- lateral flexion (flexion away from the midline of the body)
Hyperflexion injuries can result from a severe flexion force to the head and neck which causes a significant displacement of the spine, ligaments, and/or surrounding soft tissues.
Hyperextension injuries can occur when there is a force applied to the posterior of the head or upper cervical spine. These injuries usually arise out of trauma to the face or mandible, or sudden deceleration (i.e., head suddenly halted from forward motion by steering wheel or dashboard).
The Canadian Cervical Spine Group has identified several clinical criteria for predicting the extent of cervical spine injuries. The study found that certain criteria predicted a low risk of significant post-accident injury. The criteria included a fully alert patient post injury, being under 65 years of age, a fall from less than 3 metres above ground, being involved in a low speed as opposed to a high speed vehicular crash, absence of midline cervical tenderness, and the ability to rotate the neck to the left and the right.
Injuries to the thoracic regions of the spine are less common than cervical injuries. Thoracic injury usually spares the function of the hands, arms, and neck.
Finally, certain accidents may lead to the lumbarsacral injuries. The consequences of lumbarsacral injury are related to deficits in control of the hip area including the urinary and bowel systems. Individuals may also suffer from decreased ability to use their legs resulting from loss of thigh muscle contraction, quadriceps, and/or hamstrings, and extension or flexion of toes.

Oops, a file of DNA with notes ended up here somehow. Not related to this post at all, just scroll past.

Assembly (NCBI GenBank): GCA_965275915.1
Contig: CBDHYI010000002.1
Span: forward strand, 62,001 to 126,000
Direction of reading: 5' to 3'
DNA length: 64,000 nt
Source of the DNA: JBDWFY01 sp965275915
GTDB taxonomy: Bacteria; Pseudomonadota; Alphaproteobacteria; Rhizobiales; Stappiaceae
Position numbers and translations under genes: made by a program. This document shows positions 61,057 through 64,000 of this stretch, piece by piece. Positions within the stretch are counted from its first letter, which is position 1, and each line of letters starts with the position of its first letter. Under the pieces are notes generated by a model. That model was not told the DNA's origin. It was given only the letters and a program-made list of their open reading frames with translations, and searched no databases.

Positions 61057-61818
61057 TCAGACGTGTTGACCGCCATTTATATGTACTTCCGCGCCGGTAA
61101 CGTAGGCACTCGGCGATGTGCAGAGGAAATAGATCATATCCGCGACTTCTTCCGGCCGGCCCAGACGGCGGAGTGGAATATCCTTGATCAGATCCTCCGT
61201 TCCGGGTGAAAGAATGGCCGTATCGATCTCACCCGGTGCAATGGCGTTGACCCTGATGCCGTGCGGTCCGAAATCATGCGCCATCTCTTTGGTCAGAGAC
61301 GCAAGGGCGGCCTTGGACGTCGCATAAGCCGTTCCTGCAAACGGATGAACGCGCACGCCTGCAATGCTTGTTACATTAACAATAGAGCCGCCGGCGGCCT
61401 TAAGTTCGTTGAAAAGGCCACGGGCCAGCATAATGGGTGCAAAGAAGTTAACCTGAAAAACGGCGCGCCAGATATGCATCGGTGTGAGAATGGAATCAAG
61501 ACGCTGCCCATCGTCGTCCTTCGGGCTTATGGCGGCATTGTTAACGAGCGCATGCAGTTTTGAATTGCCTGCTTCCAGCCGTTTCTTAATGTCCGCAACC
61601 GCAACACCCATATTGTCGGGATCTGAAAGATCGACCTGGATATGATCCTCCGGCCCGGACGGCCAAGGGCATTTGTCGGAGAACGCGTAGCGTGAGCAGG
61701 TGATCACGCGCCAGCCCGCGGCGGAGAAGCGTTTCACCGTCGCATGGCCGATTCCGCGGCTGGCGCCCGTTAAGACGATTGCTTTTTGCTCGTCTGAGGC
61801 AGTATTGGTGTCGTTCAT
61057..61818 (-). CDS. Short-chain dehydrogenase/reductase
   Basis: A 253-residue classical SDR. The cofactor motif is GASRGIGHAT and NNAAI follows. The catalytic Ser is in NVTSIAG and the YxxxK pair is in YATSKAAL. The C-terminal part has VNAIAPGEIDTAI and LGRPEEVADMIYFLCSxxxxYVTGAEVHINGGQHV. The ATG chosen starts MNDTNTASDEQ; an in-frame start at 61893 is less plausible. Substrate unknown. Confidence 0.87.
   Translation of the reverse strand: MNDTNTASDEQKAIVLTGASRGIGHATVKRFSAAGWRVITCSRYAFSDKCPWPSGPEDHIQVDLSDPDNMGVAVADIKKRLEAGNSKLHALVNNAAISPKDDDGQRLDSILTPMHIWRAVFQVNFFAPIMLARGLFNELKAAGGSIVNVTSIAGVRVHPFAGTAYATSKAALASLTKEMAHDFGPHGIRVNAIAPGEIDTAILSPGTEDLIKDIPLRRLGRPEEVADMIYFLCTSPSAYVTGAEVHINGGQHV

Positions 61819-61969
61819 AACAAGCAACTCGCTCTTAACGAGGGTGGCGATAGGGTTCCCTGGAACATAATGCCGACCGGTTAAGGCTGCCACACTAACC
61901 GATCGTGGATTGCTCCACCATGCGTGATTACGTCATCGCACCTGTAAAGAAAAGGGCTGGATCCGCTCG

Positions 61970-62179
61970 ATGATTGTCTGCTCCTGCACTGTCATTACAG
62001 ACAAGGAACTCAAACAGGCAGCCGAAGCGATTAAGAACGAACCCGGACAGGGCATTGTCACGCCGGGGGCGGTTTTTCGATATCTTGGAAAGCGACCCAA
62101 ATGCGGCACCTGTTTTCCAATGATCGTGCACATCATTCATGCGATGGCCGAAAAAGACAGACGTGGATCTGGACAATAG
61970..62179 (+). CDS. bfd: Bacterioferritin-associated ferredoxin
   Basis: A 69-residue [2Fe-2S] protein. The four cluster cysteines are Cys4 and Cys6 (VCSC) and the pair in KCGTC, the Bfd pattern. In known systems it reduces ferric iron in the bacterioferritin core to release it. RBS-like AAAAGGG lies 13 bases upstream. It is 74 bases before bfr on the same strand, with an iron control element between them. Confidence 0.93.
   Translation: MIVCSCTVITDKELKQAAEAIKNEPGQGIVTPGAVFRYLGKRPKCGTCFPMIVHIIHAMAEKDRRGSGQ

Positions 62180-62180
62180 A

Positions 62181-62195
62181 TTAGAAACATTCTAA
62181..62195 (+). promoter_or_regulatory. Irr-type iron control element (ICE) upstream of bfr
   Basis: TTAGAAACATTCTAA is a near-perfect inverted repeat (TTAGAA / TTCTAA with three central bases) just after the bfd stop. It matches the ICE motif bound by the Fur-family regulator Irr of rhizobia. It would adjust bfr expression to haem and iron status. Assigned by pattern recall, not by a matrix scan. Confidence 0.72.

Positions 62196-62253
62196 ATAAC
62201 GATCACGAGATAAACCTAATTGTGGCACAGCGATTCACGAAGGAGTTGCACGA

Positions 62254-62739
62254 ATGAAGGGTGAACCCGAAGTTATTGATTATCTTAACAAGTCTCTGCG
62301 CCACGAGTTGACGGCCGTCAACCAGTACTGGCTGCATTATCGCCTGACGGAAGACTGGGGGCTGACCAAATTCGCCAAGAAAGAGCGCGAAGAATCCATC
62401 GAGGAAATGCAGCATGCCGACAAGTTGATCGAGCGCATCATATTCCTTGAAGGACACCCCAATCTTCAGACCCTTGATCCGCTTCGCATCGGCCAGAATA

Management of Spinal Injuries and Complications
Many individuals with spinal cord injuries are trauma patients. As such, basic life support with full attention to airway management and breathing and circulation parameters is required. After the patient is stabilized, a determination of the approximate level and extent of injury will be made.
The initial and subsequent medical management of spinal cord injury is directed towards prevention of future complications that patients suffering from these injuries are prone to.
Such consequences may include, urinary tract infections, pressure ulcers, pain, depression, spasticity, pneumonia, autonomic dysreflexia, venous thrombosis with occasional pulmonary emboli, renal and bladder stones, renal failure, and heterotopic ossifaction. Coupled with decreased mobility, it is not surprising that spinal cord injuries significantly impact a person’s day-to-day and future quality of life. Not only is the individual who has sustained the injury affected, but for families and significant others, the effects of spinal injury are equally devastating. Often, family members will struggle to comprehend the full impact of the injury and maladaptive behavioural patterns. There is often a loss of intimacy, reorientation of roles and responsibilities, and an impact on one’s ability to cope with everyday tasks and challenges.
Our lawyers understand spinal injuries. Members of our team have experience with the kinds of challenges you and your family are undoubtedly facing, the complexity of the symptoms you may be experiencing, and the rehabilitation and accommodation that you require.